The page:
America is a young government even though its independence from British influence is more than 200 years old.
Perhaps the most notorious character of American politics is its ever-growing degree of polarization. A gullible person would think: well, what is so wrong about supporting different parties and having a variety of opinions? This question, unfortunately, cannot be answered in a yes-or-no manner simply because the American political realm does not just revolve around ‘’the variety of opinions’’ or ‘’expressing support towards different parties’’.
Some people were surprised at the results of Monday’s Federal Election, when Justin Trudeau’s Liberals retained power, albeit in a minority government.
I have to say, I wasn’t.
Many would ask, how could a man so awash in scandal, so obviously shallow, so egregiously out of his depth, be re-elected?
Monday, October 21st, Canadians cast their ballots to chose their representatives in the Parliament, and decided the fate of Canada's next government.
With the United States withdrawing from Syria, the territories of Turkish and Syrian Kurdistan were being invaded by Turkish government forces. Western media has claimed that US withdrawal from the region was a failure and a threat to the Kurds. Turkey has not only started to reclaim Turkish Kurdistan, but also crossed over into Syrian Kurdistan. The government of Assad, seeing that Turkey is violating Syria’s legal borders, would send in their own troops into Syrian Kurdistan, not just to defend what the Syrian government views as their territory, but because of a deal they struck with the Kurds.
Our last election, Justin Trudeau had been elected as prime minister for Canada. I was curious how the Trudeau government has changed Canada, because I think it can help people make up their minds for who to vote for. I am hoping this helps people in the long run. Once again, we are to put our votes together to vote for another party that has more promises, but what has Trudeau accomplished since he was in power?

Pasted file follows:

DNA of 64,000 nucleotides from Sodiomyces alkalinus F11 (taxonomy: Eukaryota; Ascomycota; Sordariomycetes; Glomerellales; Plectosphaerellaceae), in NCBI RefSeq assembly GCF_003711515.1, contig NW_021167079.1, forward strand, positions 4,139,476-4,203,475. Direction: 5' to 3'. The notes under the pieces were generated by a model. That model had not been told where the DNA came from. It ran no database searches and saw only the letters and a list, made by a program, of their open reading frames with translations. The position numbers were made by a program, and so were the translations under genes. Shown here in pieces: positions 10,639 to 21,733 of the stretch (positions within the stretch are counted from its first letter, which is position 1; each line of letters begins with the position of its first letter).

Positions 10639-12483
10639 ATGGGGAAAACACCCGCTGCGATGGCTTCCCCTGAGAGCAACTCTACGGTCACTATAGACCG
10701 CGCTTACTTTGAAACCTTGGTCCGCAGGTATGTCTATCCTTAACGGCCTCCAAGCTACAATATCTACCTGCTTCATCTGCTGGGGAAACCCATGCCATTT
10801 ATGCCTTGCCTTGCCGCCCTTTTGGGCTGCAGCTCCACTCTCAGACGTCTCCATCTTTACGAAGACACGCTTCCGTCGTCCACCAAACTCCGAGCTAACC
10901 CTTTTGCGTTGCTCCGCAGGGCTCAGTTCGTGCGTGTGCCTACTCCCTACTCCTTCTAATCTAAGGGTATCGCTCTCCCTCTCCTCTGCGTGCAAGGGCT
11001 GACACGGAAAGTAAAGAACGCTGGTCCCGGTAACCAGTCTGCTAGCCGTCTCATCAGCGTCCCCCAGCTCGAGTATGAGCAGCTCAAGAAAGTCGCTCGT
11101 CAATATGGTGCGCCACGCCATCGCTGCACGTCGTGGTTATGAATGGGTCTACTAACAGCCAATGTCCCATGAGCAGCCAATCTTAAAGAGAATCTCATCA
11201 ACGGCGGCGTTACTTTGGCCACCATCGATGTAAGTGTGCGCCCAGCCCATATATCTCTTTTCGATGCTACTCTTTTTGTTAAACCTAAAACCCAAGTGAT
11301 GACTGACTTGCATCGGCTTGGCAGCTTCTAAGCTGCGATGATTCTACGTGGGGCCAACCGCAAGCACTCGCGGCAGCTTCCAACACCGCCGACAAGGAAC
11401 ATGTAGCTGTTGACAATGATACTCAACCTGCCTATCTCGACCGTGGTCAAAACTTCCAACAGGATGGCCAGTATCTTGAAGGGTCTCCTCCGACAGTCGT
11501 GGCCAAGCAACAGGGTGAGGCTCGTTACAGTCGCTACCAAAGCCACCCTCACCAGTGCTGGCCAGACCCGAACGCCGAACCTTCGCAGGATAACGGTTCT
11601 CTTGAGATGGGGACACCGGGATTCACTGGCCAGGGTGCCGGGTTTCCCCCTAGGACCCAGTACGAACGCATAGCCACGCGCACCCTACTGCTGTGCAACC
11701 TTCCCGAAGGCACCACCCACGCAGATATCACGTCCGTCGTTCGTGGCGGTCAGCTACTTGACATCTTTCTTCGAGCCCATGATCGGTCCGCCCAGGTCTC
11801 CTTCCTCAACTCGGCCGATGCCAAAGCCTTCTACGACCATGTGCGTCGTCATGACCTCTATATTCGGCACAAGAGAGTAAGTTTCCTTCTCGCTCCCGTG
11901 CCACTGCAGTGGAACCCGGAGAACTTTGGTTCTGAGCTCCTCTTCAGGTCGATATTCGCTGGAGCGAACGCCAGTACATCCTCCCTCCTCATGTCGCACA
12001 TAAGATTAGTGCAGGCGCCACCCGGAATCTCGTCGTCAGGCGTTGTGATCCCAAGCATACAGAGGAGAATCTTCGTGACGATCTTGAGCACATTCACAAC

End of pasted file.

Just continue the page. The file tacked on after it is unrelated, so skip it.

If you live in Canada, you probably know that in less than a week, we will be heading back to the polls, and if you're from out of the country, then, Ayo! Suprise, Canada has another election that you may or may not have heard of. I think it's always an interesting idea to take a step back, and try to explain the election from the point of view of one outsider telling another outsider about the election, similarly to me talking about American or British politics to one of my friends, so I'll attempt to do the same thing here.
My non-profit is supposed to help disabled people get a job. It also would be a way for other non-profits to print newsletters since we’d have the resources available to be able to do so. Positive news for free is lacking. So in which case, we need to create resources that print good things done by good people, as an antidote to all the hatred out there. Good is hard to come by these days, in particular the greater good. I had family once tell me not to be friends with disabled people, when excuse me, I’m trying to rid myself of my own paranoia about myself, because as it turns out, I do not qualify for a discounted bus fare.
Sometimes the world keeps getting darker, because the news is all about people wronging each other, doing wrong, hurting people, and often is made of stories about conflict resulting in tragedy. Our world is forced to deal with a darkness that has descended upon us because of the leaders we elected into office that do not deserve to be there. Not everybody is going to be happy about the way things are.
With the recent announcement of House Speaker Nancy Pelosi's impeachment proceedings into the Trump presidency, I was inspired to just jot down my thoughts. Rarely ever do I share politics online, because I've seen what people can do, and how they can treat *gasp* CONSERVATIVES! To be fair, I'm a registered independent, but I do lean more conservatively these days.
And breathe... Westminster has prorogued and has been suspended from sitting for five weeks. Or can we relax? Parliament, deeply divided on everything Brexit and beyond, are still swinging handbags on the radio, the TV, the media and in and out of court rooms this last week.
There is a slogan of the American Civil Liberties Union: "Dissent is Democratic." I find myself in awe of this quote. In the United States, dissent is supposed to mean something; it is important. Americans think that they have a voice that acts in their interest. Of course they do. We live in a liberal democracy. Of course, nobody thinks about what exactly that means. What is a liberal democracy?